Travel and Autism

I’m sharing correspondence from Michale John Carley I think you will find useful. – Greg Wood
I’m on Day 4 after returning from Asia and I still can’t get my sleep schedule back. How I can be so lucky in adapting when I travel, yet so lousy at it when I get home?…beyond me. But I’d like to share a little about the gig I just had…11 days. 5 presentations, 3 media appearances, 2 site visits, 1 keynote, 8 million selfies, and numerous conversations, meals, and hours on a plane later, I want to congratulations to all new friends of Malaysia, a country made up of parts Muslim, Chinese and Indian culture who, perhaps due to that diversity, were made for such an embracing of the concept of neurodiversity in their first-ever autism initiative. Not that I’ve (or anyone has) witnessed every nation’s launch of this kind, but it’s easily the first that I’ve seen that wasn’t based on a tragic, medical, or disease model. It was positive at its core, and shone a light on their country’s individuals on the spectrum under the context of what they can do, not what they can’t. Congrats to AIM (Autism Initiative Malaysia), NASOM, EO, and Oasis Place KL. Oh, and…Wanna see a cool, 30-second clip of the closing ceremony? Click here. FaceBook users can also access some (mix of posed and action) photos here.
Soon I’ll have a large article on autism and travel (no relation to the Malaysia trip) to share, and after that, Autism Without Fear will begin its new life at Sinkhole, but for now please enjoy a reprint of my column from the Huffington Post this past January, “Packer Protests, National Anthems, and Why Despite His Autism, Green Bay’s Greg Clark Exemplifies All Veterans.” It is being reprinted for Exceptional Parent Magazine’s wonderful special edition for military families (thank you, EP!). You can read it in the lovely advance spread version by clicking here.
Oh yeah…other articles. Just a few…
• Longtime GRASP Chicago member, Jon Evans, is the guest on a long interview with the GEM network. What’s beautiful about this podcast episode is that you can hear the host learning as the interview travels on.
• Big thanks to Spectrum Life Magazine for reprinting my large piece on Autism Peer Supports in (or why they’re not in) Schools. Thanks again to Exceptional Parent Mag for allowing the reprint.
• Once again, I’m so proud to be an Advisor to GallopNYC. Great coverage on NY1, gang!
• And from England (how cool is this?…) World Cup (and this is the first in a series) coverage by and about spectrumfolk!
• In this day and age, how parents still get hoodwinked by the nonsense described in this NPR piece…is beyond me. Can diagnosing clinicians not suggest any sane treatments to help out, please???
• (Longtime comrade) Seth Mnookin has written a justifiably negative review of Edith Sheffer’s book, Asperger’s Children in the NYTimes. Thank you, Seth. Her research is solid. Her intentions are not.
• Again in England…a boxing class for people with disabilities. How awesome (and we can’t replicate in the states, why?)
• Australian buddy, Prue Stevenson, uses her Taekwondo black belt and spectrum ingenuity to create some fun, video performance art. Watch the video!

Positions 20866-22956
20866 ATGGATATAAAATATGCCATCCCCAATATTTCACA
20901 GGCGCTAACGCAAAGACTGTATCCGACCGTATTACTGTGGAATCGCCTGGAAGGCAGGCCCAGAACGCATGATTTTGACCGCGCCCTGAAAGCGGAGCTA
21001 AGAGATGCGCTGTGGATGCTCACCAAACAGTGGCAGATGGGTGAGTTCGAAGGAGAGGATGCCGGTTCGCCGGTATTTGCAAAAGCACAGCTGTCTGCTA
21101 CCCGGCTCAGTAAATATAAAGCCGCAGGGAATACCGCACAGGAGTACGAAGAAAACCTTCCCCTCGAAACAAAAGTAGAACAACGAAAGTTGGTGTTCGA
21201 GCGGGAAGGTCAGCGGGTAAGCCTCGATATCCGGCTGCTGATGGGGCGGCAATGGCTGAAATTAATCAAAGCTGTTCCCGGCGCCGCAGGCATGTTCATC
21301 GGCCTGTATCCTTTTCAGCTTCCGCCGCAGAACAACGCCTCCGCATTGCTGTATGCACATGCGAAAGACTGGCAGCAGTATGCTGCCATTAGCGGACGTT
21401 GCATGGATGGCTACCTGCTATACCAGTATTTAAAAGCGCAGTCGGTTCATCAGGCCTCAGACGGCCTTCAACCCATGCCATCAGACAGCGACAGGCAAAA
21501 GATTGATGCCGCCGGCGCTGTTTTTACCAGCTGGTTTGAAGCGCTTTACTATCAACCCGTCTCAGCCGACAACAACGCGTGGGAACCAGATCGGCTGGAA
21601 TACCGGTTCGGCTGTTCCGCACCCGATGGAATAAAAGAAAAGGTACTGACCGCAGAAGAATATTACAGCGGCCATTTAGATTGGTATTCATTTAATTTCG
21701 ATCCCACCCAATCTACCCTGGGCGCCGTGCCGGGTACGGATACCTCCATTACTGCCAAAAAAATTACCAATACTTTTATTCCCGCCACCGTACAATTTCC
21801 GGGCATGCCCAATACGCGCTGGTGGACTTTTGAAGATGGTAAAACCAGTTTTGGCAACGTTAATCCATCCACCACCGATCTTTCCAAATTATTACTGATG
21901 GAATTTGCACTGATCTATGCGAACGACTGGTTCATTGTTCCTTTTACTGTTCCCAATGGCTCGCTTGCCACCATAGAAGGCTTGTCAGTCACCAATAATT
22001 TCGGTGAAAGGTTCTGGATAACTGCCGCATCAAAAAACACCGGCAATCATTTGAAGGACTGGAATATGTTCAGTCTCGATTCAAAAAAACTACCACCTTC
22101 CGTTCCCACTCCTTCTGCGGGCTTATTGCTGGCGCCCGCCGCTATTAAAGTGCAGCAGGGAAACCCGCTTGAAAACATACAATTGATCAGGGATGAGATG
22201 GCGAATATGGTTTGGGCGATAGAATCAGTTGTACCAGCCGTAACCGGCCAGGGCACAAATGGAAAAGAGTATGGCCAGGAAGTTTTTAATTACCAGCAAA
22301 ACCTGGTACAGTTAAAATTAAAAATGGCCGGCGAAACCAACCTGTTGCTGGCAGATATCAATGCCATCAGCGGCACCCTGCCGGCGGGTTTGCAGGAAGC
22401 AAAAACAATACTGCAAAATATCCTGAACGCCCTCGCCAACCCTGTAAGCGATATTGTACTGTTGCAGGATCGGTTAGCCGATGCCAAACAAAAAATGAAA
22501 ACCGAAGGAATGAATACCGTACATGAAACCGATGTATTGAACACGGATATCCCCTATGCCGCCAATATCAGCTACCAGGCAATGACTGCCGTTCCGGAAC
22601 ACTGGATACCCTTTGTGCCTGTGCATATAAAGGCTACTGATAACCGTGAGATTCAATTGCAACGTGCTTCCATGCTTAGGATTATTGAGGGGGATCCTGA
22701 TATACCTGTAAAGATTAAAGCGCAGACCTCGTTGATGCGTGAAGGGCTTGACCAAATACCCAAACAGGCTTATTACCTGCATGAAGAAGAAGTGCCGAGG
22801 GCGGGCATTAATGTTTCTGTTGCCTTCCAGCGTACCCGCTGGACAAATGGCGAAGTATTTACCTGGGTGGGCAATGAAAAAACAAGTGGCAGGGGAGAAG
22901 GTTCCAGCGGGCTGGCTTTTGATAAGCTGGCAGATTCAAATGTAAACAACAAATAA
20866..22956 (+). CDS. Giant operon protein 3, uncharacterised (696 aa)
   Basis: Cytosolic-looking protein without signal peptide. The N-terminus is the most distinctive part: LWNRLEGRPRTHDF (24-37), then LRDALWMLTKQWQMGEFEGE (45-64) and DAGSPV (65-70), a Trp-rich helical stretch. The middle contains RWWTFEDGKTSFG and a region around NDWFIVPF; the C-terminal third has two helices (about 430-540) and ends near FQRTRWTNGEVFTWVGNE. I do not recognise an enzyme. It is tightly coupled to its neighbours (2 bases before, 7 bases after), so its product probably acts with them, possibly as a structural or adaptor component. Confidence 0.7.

• While I’ve known for some time, my speaking in Beunos Aires, Argentina this coming October finally hit the web. Another “can’t wait,” for sure.
• Someone has finally funded a study on autism and homelessness (’bout time). Thank you to Brits (again???), Churchard, Ryder, and Greenhill.
Yours, y’all.
Michael John Carley
Author, School Consultant, Founder of GRASP

Traveling with Semester At Sea

Part of my issues in managing anxiety is in the world of travel these days. I had to learn how to keep my stress down but systems like the TSA are always a surprise. I create my own system to be ready for these things but they do not always work. An example is how I pack my luggage and have pre-check. I decided to go back to the class room and take a voyage on the Semester at Sea. I was with over 500 students, faculty and staff, and I was part of a group called life long learners. I had to manage many things outside my daily routine.
I learned how to be a part of a community and gain support. I tried different foods. I made adjustments mentally and physically to ensure my success.  I asked questions about the customs process before each port to ease my anxiety around any surprises. I was allowed to have a meeting before each port with the field trip department to ease my anxiety about things that were not normal like having to get up at 3 am to make a flight to a destination. I found that getting the information individually before our large and noisy pre-port meeting helped me remain calm and less anxious. Some of the topics covered in the pre-port meetings was safety and health issues of each country. The community offered accommodation to me after I explained that I was dealing with Asberger’s. At the beginning of the trip I was pretty anxious that some people thought I was high maintenance.  I attended classes, ate meals with a variety of people each day, enjoyed my interaction with the ship staff. In the past I may have gotten off the ship early, but I completed the full program.  
Here’s some interesting facts:
The ship traveled 22,721 nautical miles or 26,245 land miles
3000 pounds of peanut butter were consumed 
1440 pounds of jam were consumed
The trip lasted 102 days
We covered 4 continents and 14 countries 
We passed through 18 time changes 
The ship had 2 captains
2.5 million gallons of fresh water were consumed
812,000 gallons of fuel was used
Countries visited:
Hawaii, Japan, China, Hong Kong, Vietnam, India, Myanmar, Mauritius, Chana, South Africa, Zimbabwe, Botswana, Morocco, Portugal, Germany